O’Dell, Scott. Island of the Blue Dolphins. New York, NY: Houghton Mifflin, 1960.
In the Pacific there is an island that looks like a big fish sunning itself in the sea. Around it, blue dolphins swim, otters play, and sea elephants and sea birds abound. Once, Indians also lived on the island. And when they left and sailed to the east, one young girl was left behind.
This is the story of Karana, the Indian girl who lived alone for years on the Island of the Blue Dolphins. Year after year, she watched one season pass into another and waited for a ship to take her away. But while she waited, she kept herself alive by building a shelter, making weapons, finding food, and fighting her enemies, the wild dogs. It is not only an unusual adventure of survival, but also a tale of natural beauty and personal discovery.
In addition to being the Newbery Medal winner for 1961, and a book I enjoyed as a child, I wanted to read this next because it was mentioned a few times in Doggirl by Robin Brande. Karana’s story is based on a true story of a Native American woman who lived alone for 18 years on an island not far off the coast of California. Not much is known about the woman, christened Juana Maria after being rescued, because nobody from her tribe was still alive by that time, and nobody spoke her exact language. Perhaps she herself didn’t speak the exact language of her people, living alone for so long with nobody to talk to that could answer her back. So Scott O’Dell took the facts that are known and invented his own details to fill in what her life may have been like, and the difficulties she may have encountered.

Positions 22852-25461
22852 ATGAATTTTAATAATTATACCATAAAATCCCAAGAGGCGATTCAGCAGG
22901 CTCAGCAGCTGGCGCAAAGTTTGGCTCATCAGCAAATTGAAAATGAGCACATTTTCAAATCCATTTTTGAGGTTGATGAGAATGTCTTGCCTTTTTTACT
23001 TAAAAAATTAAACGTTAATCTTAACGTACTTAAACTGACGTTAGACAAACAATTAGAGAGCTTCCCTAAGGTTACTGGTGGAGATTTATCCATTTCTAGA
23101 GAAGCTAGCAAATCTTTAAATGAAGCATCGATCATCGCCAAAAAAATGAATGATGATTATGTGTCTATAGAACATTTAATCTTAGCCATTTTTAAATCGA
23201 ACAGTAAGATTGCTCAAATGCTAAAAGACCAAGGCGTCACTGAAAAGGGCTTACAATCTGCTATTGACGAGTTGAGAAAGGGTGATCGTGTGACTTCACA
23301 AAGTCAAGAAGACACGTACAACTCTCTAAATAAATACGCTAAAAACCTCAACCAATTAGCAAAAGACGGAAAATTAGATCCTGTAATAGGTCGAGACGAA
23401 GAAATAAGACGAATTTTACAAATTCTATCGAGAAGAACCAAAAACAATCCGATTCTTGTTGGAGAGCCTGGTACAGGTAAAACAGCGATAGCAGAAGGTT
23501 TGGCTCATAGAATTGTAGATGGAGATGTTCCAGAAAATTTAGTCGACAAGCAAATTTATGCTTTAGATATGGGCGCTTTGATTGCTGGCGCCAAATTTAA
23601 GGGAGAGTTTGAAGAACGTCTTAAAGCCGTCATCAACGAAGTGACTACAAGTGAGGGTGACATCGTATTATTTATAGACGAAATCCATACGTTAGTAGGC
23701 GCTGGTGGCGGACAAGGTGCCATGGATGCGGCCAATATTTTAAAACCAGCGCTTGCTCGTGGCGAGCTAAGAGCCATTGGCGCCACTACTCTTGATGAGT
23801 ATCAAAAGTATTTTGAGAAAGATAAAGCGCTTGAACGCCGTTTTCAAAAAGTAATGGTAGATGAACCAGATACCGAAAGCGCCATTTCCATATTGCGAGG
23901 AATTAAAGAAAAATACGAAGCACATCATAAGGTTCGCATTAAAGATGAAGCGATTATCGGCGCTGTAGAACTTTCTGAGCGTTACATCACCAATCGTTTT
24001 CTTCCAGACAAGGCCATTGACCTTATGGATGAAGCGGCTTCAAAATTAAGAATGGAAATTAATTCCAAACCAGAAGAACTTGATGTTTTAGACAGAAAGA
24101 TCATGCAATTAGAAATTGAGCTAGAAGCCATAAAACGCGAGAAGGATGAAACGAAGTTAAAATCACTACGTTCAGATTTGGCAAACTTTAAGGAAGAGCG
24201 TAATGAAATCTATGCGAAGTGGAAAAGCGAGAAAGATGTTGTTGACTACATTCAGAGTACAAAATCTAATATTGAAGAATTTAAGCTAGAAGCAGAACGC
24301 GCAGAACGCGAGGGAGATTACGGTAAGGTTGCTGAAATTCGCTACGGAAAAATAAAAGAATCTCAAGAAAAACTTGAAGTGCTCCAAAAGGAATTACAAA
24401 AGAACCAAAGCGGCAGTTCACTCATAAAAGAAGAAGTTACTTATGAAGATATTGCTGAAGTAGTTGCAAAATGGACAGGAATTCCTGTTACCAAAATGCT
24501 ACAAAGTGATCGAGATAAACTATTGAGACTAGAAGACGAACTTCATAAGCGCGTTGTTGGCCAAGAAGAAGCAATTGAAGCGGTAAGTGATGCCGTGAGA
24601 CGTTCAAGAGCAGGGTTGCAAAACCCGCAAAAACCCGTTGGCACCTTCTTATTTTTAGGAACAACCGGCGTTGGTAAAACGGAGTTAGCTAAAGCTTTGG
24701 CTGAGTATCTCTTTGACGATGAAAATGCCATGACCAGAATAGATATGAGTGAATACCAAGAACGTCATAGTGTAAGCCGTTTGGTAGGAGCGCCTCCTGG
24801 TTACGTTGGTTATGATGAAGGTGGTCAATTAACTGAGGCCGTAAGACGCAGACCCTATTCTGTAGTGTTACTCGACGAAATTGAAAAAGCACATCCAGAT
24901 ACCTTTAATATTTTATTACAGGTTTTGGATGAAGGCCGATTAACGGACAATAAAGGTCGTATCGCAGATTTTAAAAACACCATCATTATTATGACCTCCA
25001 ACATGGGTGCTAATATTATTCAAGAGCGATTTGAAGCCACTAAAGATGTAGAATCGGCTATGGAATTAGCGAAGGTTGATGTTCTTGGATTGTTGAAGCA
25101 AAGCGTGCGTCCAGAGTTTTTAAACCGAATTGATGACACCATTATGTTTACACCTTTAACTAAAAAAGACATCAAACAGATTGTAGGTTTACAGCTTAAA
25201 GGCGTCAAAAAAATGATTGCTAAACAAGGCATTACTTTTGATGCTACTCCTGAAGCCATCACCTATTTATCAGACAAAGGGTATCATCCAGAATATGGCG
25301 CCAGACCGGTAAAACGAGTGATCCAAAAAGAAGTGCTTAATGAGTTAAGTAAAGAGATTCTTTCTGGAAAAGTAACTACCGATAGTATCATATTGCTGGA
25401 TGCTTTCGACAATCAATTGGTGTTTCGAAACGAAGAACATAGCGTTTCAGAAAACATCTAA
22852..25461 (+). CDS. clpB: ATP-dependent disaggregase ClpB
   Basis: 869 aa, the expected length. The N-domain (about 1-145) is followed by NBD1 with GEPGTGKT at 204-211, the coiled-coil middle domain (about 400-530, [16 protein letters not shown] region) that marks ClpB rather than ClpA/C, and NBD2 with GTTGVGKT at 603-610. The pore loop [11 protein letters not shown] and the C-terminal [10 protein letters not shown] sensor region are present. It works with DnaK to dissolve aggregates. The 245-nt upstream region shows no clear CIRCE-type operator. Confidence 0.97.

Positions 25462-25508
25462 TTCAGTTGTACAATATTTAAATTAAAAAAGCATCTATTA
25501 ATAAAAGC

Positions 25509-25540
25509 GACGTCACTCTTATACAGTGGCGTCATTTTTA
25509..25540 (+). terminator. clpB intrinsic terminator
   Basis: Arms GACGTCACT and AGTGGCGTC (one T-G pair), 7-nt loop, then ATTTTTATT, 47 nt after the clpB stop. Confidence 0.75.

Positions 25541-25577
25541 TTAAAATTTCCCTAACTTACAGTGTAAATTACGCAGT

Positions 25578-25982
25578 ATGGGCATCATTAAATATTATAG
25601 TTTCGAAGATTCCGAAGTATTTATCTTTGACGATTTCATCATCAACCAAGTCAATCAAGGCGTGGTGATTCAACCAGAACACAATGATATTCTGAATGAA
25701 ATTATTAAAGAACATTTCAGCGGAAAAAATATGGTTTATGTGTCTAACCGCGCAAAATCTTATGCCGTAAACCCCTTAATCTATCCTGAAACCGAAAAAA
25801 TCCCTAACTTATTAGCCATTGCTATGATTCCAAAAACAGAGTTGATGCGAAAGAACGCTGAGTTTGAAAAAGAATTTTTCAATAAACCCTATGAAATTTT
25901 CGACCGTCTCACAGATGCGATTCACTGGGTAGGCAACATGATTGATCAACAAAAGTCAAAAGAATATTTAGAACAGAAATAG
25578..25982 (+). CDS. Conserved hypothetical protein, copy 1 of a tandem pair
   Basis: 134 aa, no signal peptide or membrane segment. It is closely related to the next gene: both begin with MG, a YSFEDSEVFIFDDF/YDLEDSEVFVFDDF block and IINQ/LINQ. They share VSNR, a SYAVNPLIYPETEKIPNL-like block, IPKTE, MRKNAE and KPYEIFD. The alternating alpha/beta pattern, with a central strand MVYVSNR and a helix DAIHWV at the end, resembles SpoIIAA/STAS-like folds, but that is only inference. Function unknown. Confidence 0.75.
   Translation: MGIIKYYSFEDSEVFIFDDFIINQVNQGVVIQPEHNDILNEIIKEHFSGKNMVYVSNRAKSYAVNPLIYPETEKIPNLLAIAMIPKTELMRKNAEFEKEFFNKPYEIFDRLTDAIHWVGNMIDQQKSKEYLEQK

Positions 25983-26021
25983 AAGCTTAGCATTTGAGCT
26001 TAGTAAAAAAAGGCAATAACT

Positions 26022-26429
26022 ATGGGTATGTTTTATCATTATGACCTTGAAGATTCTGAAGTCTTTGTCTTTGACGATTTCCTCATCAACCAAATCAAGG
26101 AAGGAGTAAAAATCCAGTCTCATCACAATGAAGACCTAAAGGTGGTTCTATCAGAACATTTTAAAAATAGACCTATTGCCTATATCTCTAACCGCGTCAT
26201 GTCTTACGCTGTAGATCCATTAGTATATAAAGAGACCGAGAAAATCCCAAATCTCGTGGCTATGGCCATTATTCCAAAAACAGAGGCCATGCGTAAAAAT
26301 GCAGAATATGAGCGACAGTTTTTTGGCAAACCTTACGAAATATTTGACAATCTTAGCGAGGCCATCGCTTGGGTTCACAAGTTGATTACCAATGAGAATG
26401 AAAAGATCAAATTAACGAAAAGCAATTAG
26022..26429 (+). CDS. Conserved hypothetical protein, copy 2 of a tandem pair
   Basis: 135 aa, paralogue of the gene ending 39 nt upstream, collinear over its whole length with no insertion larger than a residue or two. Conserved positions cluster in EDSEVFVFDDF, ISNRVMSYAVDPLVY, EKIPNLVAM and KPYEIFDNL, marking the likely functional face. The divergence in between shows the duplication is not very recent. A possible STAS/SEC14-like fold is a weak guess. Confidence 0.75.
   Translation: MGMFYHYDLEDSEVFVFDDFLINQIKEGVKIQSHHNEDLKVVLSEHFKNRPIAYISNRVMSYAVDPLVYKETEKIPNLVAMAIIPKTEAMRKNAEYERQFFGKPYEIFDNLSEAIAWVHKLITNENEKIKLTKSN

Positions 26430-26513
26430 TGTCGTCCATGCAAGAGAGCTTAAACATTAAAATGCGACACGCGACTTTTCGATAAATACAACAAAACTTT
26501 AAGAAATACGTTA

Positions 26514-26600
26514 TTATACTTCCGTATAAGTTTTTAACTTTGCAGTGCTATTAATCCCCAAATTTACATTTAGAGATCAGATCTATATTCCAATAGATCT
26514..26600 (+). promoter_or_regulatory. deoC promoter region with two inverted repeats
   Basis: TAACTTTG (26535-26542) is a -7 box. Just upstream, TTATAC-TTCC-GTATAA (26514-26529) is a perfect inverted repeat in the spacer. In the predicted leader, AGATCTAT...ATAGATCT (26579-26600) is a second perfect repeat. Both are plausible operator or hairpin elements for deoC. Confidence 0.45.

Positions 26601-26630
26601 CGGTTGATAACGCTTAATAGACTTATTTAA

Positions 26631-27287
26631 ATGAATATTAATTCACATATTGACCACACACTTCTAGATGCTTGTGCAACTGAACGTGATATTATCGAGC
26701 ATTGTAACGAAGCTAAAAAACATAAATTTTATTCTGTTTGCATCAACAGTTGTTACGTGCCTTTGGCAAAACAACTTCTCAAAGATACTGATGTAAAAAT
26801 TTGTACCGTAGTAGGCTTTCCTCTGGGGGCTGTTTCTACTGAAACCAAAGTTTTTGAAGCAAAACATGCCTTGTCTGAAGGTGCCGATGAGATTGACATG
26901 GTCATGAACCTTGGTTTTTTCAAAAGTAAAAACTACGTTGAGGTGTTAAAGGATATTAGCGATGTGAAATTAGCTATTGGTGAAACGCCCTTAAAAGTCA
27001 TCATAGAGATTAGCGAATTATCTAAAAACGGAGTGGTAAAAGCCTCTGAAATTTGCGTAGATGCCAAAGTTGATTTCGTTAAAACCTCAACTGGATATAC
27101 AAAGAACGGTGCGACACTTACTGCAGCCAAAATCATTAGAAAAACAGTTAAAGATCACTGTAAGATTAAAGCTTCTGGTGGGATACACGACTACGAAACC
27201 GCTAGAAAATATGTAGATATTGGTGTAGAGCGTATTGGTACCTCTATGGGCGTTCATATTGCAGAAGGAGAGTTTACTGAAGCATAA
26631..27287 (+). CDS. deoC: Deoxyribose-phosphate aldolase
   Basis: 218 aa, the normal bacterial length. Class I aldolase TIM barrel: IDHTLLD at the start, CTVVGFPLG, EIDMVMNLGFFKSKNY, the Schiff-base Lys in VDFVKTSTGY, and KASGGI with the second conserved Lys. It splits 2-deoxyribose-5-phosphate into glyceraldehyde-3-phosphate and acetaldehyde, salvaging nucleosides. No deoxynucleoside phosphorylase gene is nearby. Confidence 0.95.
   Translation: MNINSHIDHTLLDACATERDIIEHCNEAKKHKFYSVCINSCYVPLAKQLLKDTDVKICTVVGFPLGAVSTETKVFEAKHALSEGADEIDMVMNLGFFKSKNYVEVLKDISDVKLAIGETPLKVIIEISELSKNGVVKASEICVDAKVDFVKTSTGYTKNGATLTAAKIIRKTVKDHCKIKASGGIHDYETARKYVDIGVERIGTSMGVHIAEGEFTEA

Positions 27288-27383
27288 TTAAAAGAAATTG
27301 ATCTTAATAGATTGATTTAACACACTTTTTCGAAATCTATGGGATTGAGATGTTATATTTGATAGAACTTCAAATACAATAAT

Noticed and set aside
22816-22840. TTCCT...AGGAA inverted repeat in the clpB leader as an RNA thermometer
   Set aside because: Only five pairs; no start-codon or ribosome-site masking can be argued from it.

This book is kind of like the movie Castaway. Except our main character is a young girl (probably about twelve or thirteen when the book starts), and instead of a volleyball she tames one of the wild dogs to keep as a pet and watchdog. And she is alone on the island a lot longer than Tom Hanks’ Chuck. And… okay, so there are not many real similarities, but fans of the movie will probably like the book.
I am amazed at the strength of Karana. The key to her survival is a past spent living off the land, watching the elders of her tribe and learning how to catch fish, which plants are edible and which aid in healing, and how to prepare stocks of food to last the winter. What’s amazing to the reader is nothing more than common sense to her. It is how she has lived her entire life, the only difference is that now she must do it alone.
I remember that I loved this book as a child mostly because it was a strong female character who can take care of herself. There was a little bit of a pint-sized feminist in me, and I always wanted to read books about girls who were better than boys, and about girls who didn’t always go along with the crowd.
Karana is a great role model for young girls because she does what’s right. She kills many wild dogs and other animals for her survival, but not for sport. Rontu (a name she gives the wild dog that means “fox eyes”) is first the leader of the wild dogs. A little while after she shoots him and he staggers off, she looks to see if he is dead. She finds him barely alive, and feels pity for him. She brings him home and nurses him back to health, gradually gaining his trust, and he never returns to the wild again. It is a great illustration of the way Native Americans care about the planet. Yes, she hunts for survival. But she sees animals as being much like people, her only companions, so she stops killing them unless she has to. At the beginning she wants to kill all of the wild dogs, and after saving Rontu’s life she decides she will kill no more. After befriending a sea otter, she decides not to kill any more of them either.
I don’t think I have to say, but I love this book. I read it in two days. It’s a classic, it stands the test of time, and I hope that I one day have a daughter I can share it with. Scott O’Dell followed Island of the Blue Dolphins with a sequel published 16 years later. Zia is about Karana’s neice, who believes her aunt is still alive and eventually brings about Karana’s rescue. That’s next on my reading list, so I should be posting a review of that one next week.